Summary: Sixteen year-old Dylan is an only child and a bit of a loner. His girlfriend breaks up with him because she’s sick of hearing him talk about bugs, but when a new girl named Robyn starts at his school, Dylan finds himself with a new friend who has her own quirks. Both have an affinity for the study of death, and both are affected by secrets their parents have kept from them. In Dylan’s case though, the secrets his parents have hidden involve a dead older brother and questionable, possibly illegal activities that could put Dylan in danger and his parents in jail. As the secrets start to unravel, Dylan is left to question who he really is, and what kind of future he might have.
Number of Pages: 174
Age Range: 15-16
Spoiler Alert! Don’t read any further if you have plans to read this book!
Review: Did you know identical twins share the same DNA sequence but have different fingerprints? It’s the same with clones – they have the same DNA sequence as their DNA donor, but different fingerprints that are influenced by their growth in the uterus. In our society though, identical twins and clones are vastly different. Twins are known to have souls, but the jury’s still out on whether clones do.
Lesley Choyce tackles the philosophical issues of cloning through the story of Dylan, a sixteen year-old who finds out his parents dealt with the childhood death of his older brother by cloning him. His book reminds me of Unique by Alison Allen-Gray, which tackles the same issues and the same reluctance to tell the truth on the end of the parents.
Deconstructing Dylan is a good introduction to subject, exploring what it means to be a clone and share another’s DNA, as well as the conflict Dylan’s parents experience as a result of their decisions. It is also a story about giving of yourself to help others through their turmoil, which seems to be a positive, re-occurring theme in Choyce’s books. His characters aren’t always successful in their attempts to provide support, but they try their best.
Due to the philosophical nature of this book I wouldn’t recommend it to reluctant readers, but it is suitable for the early to mid teens. Though cloning is a science fiction topic, teens will identify with Dylan’s struggle to define himself as his own person.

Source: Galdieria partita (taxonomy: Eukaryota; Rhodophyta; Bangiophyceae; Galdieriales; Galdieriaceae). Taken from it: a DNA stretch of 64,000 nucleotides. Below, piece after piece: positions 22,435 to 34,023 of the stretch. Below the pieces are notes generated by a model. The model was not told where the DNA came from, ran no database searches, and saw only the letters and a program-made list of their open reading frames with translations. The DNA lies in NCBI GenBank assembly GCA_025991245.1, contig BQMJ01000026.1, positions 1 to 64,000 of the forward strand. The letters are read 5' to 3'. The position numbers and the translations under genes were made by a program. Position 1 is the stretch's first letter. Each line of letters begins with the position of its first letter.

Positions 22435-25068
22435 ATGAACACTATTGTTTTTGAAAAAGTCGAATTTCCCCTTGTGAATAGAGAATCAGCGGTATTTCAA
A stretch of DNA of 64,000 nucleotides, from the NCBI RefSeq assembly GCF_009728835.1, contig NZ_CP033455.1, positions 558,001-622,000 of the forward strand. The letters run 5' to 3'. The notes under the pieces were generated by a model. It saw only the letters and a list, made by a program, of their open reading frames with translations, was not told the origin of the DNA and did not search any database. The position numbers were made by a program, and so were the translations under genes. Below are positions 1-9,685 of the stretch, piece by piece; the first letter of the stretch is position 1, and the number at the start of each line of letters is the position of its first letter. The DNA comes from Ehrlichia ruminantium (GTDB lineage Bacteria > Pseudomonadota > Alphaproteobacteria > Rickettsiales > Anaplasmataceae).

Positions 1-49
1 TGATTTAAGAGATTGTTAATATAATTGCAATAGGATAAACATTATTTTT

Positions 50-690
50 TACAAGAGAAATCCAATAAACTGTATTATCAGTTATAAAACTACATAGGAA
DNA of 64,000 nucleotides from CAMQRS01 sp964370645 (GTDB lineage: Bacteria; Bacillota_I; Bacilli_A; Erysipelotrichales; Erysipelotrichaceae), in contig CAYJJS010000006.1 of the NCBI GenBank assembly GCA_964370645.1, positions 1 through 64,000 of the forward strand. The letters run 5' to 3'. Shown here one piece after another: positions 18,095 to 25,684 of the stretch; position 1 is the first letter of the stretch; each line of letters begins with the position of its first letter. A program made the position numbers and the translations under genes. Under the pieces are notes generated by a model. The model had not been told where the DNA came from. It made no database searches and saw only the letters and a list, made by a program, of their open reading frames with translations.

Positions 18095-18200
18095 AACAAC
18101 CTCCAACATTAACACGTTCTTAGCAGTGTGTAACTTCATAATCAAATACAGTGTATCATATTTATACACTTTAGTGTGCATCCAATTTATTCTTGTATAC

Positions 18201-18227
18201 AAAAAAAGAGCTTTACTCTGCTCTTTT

“Most of my life I have felt somewhat like a water strider – able to walk or run on the surface of things, knowing that if something were to disturb that surface, I would sink into whatever was beneath me and drown. I don’t mean to sound melodramatic. Part of me, though, often wanted to pierce that surface and drop beneath. I wanted to see what was down there. I wanted to be immersed although I did not want to drown.” – Dylan from Deconstructing Dylan by Lesley Choyce, page 21
“I wanted to tell her I felt like one of those insects I’d read about. I’d just outgrown the hard casing of my body. I’d cracked out of one skin and was tossing it off but I didn’t have a hard new skin yet. I felt exposed and vulnerable and the only person who could really help me was right here with me. And I could never, would never, tell her the truth.” – Dylan from Deconstructing Dylan by Lesley Choyce, pages 128-129
“Did I even have a right to exist? Not according to some of the hard-line thinkers. I was a freak of nature. A monster. And how was I going to live with that?” – Dylan from Deconstructing Dylan by Lesley Choyce, page 131
“I was offended by the way she said it. ‘Jesus. What am I – some kind of science project? A walking, talking lab experiment?’
My mom started to cry. I didn’t apologize.” – Dylan from Deconstructing Dylan by Lesley Choyce, page 145
“I took out the twin photographs of Kyle and me. ‘In some ways I feel like I truly know who my brother was but in other ways I feel like I don’t know him at all. Even though I never met him, I miss him. I wish he were still alive.’
‘But then if he had lived, you never would have been born,’ Graham said.
‘I know. It’s bizarre. I actually feel guilty that I’m alive and he isn’t.’ – conversation between Dylan and Graham from Deconstructing Dylan by Lesley Choyce, page 171